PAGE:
Fwd.us, the advocacy group initially backed by tech luminaries like Mark Zuckerberg and Bill Gates, is adding a new paid membership model. The move is a bid to attract broader support from regular tech industry workers and people living in cities like New York and San Francisco who care about immigration reform and political issues affecting knowledge workers.
At $35 a year, members will get invited to speaker events with Silicon Valley business leaders and other policy experts. The first set of talks includes one on “The Future of the Middle class and the American Dream in the 21st Century,” with venture capitalist and PayPal co-founder Peter Thiel and MIT academic Andrew McAfee. McAfee recently published “The Second Machine Age,” on how emergent technologies like self-driving cars could change the U.S. economy.
Fwd.us president Joe Green said the new program wasn’t about raising money.
“In my last company, we sold SAAS software. It’s valuable to have the customer to pay you directly. Then in the Obama campaign, while they had extremely wealthy donors, they also used the phrase — owning a piece of the campaign. Lots of people donated $25 or $50,” Green said. “I think there’s real value in having folks who have a real stake and buy-in behind the organization.”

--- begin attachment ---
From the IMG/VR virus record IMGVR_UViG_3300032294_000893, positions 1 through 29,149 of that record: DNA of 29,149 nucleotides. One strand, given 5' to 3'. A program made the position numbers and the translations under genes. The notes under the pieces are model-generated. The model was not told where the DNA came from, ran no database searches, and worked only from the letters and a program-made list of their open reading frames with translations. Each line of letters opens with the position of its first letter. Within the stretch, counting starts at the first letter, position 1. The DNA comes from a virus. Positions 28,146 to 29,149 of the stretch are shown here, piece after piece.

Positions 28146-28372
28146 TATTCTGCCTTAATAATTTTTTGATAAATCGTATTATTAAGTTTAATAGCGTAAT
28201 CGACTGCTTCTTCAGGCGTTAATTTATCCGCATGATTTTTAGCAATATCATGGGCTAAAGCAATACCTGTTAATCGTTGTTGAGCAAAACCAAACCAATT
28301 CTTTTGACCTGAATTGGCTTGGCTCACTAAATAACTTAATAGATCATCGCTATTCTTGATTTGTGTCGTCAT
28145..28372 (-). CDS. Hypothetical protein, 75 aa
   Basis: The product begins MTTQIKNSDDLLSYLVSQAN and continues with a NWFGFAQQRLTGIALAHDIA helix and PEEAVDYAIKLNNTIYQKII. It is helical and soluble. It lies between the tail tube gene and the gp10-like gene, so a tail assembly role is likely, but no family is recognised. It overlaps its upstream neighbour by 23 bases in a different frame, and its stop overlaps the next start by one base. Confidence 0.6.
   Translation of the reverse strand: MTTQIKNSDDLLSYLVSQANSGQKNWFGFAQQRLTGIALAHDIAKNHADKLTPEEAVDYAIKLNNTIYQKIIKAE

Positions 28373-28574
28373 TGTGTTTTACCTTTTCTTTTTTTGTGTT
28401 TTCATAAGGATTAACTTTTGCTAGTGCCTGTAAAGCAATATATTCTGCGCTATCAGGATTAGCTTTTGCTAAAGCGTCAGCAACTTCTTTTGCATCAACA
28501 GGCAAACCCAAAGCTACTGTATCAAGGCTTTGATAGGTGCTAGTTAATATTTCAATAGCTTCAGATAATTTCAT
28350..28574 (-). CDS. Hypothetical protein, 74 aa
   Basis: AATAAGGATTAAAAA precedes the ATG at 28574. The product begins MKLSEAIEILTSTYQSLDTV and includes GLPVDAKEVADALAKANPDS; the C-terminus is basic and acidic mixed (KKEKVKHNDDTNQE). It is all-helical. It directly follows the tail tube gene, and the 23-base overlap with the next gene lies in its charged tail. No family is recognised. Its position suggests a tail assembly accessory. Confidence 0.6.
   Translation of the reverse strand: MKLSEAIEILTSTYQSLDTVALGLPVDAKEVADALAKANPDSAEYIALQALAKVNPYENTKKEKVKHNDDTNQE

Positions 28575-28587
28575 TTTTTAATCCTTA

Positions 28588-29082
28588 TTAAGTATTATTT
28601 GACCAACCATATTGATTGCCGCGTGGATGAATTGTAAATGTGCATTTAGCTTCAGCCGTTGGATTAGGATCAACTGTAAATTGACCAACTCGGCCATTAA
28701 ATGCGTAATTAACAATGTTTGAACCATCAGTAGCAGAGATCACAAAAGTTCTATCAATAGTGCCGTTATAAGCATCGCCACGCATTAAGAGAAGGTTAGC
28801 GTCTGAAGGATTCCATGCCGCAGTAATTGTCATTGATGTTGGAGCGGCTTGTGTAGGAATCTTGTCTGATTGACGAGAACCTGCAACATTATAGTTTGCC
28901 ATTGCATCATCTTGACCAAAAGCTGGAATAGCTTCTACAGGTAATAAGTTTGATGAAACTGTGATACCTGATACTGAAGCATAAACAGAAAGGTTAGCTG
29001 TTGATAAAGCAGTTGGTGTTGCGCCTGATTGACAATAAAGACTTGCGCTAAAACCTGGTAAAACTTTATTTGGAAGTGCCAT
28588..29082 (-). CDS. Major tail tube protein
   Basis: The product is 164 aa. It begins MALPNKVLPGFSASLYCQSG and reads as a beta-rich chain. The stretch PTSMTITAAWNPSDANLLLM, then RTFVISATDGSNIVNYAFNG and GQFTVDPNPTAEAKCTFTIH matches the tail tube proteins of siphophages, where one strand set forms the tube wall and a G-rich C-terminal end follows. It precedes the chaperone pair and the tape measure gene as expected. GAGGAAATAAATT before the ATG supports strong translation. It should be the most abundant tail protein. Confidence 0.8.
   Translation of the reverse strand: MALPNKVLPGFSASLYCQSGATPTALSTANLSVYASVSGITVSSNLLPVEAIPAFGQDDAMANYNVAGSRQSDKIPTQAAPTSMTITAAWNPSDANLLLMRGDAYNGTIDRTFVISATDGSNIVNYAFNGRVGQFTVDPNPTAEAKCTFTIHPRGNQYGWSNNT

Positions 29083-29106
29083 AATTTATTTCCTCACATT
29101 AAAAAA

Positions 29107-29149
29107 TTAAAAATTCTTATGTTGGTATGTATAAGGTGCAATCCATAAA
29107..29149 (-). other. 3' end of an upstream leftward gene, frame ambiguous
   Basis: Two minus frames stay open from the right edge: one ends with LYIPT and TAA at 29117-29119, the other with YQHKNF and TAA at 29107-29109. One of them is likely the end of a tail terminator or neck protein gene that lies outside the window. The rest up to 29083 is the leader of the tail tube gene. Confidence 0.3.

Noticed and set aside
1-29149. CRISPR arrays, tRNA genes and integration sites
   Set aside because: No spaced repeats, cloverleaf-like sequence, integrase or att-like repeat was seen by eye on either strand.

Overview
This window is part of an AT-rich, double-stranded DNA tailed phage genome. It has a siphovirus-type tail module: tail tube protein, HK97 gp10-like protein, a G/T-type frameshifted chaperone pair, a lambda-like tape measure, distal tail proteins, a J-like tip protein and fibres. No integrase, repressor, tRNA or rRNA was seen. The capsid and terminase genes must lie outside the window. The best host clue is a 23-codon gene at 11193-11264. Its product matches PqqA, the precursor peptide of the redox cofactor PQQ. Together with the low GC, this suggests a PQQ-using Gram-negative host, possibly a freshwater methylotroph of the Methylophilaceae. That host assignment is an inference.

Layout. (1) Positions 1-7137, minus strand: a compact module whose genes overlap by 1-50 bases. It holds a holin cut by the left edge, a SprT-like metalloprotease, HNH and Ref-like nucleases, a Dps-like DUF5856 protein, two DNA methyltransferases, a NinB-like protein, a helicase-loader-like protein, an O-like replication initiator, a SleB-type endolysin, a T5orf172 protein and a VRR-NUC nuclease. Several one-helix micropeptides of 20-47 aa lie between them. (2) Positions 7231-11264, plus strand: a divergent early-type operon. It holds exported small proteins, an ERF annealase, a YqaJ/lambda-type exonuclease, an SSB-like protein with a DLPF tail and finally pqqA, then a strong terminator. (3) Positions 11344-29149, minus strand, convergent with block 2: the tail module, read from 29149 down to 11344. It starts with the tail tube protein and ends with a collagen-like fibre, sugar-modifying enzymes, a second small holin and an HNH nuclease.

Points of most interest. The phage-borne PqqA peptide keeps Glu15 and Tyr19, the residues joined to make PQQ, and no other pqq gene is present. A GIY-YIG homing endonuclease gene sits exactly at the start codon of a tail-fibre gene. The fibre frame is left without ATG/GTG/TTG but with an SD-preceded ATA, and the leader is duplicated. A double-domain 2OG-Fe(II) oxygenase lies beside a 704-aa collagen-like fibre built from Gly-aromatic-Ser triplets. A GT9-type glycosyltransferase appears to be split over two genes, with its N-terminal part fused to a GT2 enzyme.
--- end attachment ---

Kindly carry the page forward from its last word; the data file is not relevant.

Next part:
Last year, Fwd.us made some stumbles when it bankrolled conservative TV ads supporting projects like the Keystone XL pipeline. That prompted certain high-profile members like Elon Musk to withdraw their support.
Green said that organization has been running hackathons and has kept its entire legislative focus on immigration reform.
“We started this organization to be one that is very pragmatic politically. You need to work on both lines of the aisle. We knew that when you try and get something done in politics, not everyone agrees. Not everyone agrees with the tactics we pursued,” Green said. “But we launched quickly and had ads up by April. Since then, we’ve focused on communication and listening. Now we’re building a network out in Silicon Valley, New York, Boston, Chicago, Austin and in tech hubs around the country.”